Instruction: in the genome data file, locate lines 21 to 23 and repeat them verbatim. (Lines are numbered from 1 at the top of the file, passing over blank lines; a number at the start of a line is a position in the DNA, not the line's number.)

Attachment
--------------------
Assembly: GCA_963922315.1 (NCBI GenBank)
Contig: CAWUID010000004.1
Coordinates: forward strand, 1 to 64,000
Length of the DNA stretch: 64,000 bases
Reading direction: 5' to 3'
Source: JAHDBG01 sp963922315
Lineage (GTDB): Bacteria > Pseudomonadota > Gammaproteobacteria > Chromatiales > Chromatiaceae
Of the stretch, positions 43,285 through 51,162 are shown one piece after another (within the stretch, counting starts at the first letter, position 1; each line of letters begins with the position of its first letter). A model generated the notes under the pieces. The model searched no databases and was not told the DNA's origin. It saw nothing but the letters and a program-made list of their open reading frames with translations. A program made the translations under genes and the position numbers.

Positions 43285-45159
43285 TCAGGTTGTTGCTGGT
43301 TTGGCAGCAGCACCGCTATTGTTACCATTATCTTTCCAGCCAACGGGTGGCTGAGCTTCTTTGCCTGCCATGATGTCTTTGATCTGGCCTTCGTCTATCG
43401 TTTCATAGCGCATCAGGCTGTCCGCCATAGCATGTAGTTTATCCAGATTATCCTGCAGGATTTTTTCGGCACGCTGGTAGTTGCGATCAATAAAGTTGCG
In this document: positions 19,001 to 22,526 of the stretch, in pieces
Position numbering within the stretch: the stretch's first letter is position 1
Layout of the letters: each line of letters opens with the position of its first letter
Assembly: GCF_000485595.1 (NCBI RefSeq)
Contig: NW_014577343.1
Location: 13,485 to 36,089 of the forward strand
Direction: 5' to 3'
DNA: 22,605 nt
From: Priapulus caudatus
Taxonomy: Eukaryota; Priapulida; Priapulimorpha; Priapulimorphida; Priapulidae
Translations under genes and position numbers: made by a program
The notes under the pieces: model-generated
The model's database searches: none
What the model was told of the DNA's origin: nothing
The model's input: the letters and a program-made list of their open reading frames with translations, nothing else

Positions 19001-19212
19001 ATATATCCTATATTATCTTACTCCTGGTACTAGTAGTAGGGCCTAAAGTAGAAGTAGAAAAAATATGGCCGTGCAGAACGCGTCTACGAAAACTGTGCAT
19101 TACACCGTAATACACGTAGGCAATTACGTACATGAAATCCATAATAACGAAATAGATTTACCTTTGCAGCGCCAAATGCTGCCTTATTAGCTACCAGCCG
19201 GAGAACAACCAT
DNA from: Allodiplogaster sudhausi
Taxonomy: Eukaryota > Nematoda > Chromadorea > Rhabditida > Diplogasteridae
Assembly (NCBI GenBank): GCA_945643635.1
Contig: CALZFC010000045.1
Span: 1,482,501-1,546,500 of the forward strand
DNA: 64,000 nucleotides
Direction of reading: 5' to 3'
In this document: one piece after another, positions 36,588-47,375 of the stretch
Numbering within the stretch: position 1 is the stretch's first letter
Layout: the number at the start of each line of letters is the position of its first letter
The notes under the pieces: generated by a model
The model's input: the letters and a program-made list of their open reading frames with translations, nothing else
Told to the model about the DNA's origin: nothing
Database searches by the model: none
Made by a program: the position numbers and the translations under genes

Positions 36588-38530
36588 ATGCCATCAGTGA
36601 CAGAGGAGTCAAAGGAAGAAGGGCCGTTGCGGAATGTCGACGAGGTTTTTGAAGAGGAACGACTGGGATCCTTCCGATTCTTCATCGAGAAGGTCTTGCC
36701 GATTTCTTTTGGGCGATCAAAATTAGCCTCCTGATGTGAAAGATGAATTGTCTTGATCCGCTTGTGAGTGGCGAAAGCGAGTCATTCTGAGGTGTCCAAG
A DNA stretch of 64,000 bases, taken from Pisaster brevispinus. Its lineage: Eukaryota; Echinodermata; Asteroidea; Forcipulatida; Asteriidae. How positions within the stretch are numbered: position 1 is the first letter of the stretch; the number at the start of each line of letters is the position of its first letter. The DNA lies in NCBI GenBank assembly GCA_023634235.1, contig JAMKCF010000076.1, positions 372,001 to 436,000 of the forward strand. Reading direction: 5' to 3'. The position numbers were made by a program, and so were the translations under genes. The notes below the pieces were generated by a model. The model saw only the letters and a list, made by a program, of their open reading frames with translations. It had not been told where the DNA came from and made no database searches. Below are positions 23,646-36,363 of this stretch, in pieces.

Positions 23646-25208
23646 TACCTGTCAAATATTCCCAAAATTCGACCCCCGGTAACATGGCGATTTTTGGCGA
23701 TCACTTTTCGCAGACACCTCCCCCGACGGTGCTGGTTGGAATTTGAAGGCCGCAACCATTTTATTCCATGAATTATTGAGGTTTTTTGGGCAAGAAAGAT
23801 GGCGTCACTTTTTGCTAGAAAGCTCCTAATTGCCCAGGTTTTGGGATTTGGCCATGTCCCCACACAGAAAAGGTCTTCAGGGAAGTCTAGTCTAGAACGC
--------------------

From: Priapulus caudatus
Taxonomy: Eukaryota; Priapulida; Priapulimorpha; Priapulimorphida; Priapulidae
Translations under genes and position numbers: made by a program